One of the most important problems related to the design of passive UHF RFID transponder chips is the challenge of the creation of highly efficient RF to DC rectifiers. Passive UHF RFID transponders must obtain their power from the RF signals emitted by a RFID reader. UHF RFID readers have emitted power restrictions depending on the jurisdiction. For example, European standards limit the emitted RF power approximately to 2W EIRP, while the USA limit is the double of this figure, i. e. 4W EIRP.
State-of-the-art RFID transponder chips work with input RF power levels as low as -18dBm, equivalent to less than 20uW RF power. Even assuming that the input RF power is perfectly converted to the DC power by the rectifier and the chip has a single supply voltage of 1V, the chip's current drain has to be kept below 20uA. Of course, this is true only when there is a continuous RF signal emitted by the RFID reader. This is not the case during the normal operation, as the RFID reader also transmits various commands to the transponder using ASK modulation further limiting the average RF power available to the RFID transponder. Thus, the RFID transponder chips are severely limited by the available RF power and would need highly efficient RF-DC rectifiers to extend their reading range.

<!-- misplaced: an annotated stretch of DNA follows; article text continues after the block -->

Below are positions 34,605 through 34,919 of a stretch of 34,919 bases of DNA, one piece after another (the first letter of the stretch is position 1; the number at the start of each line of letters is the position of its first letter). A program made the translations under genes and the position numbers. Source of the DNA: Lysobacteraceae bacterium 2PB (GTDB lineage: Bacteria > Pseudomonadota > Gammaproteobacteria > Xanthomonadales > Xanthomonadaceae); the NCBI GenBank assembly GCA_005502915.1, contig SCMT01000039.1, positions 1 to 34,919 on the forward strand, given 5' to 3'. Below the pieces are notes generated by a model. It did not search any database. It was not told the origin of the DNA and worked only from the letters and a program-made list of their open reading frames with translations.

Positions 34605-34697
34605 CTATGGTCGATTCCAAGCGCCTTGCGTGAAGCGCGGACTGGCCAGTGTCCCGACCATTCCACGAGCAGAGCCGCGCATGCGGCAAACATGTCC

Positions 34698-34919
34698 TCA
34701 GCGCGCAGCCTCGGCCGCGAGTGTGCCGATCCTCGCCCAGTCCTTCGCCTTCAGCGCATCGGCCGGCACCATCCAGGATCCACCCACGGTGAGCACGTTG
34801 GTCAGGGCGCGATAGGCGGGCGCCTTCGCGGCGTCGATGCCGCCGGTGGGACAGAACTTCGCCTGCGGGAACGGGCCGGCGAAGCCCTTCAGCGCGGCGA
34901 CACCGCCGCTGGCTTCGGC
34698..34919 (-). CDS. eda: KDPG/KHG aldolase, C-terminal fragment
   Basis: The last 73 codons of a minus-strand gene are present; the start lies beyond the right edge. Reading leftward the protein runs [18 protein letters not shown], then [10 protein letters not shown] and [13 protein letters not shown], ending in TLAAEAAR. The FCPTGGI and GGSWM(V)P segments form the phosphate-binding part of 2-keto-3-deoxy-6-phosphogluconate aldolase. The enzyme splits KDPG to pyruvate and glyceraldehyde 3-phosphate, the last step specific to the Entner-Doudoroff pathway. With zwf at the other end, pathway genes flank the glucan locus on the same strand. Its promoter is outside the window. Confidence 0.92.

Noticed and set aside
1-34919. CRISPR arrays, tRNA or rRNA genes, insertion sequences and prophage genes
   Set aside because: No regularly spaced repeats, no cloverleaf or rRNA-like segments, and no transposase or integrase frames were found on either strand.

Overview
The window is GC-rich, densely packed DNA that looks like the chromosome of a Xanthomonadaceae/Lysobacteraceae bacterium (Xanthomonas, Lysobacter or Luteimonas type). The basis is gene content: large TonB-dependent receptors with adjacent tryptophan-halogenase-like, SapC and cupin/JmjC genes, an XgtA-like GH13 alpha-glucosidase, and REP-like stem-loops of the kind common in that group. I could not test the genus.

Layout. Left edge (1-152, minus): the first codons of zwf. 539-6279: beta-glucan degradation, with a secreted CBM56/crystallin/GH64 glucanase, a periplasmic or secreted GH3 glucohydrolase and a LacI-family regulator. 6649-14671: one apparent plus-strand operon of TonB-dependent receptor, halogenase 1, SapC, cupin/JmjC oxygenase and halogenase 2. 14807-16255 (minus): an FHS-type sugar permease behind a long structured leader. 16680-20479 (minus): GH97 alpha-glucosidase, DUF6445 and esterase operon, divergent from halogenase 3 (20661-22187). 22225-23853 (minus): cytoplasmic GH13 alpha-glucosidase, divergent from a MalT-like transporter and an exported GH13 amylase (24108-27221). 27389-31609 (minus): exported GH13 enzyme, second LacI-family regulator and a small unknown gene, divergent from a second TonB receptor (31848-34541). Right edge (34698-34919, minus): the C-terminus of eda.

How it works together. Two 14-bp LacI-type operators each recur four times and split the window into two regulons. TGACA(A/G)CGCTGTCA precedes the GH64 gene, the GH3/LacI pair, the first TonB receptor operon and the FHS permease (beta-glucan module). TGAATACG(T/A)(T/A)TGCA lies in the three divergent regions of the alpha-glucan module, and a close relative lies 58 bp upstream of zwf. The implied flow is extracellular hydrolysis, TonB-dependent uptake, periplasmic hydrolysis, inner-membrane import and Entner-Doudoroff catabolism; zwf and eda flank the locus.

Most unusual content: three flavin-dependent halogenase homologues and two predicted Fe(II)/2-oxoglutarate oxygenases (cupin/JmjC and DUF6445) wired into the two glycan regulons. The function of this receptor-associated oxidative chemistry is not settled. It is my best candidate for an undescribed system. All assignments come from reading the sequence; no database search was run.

In this design note, we looked at the design of CMOS RF-DC rectifiers used in UHF RFID transponder chips. We have analysed one of the most promising topologies, differential-drive CMOS rectifier. The simulations for a sample single-stage rectifier was presented including the output voltage and power conversion efficiency figure of merit over a range of input RF power levels.
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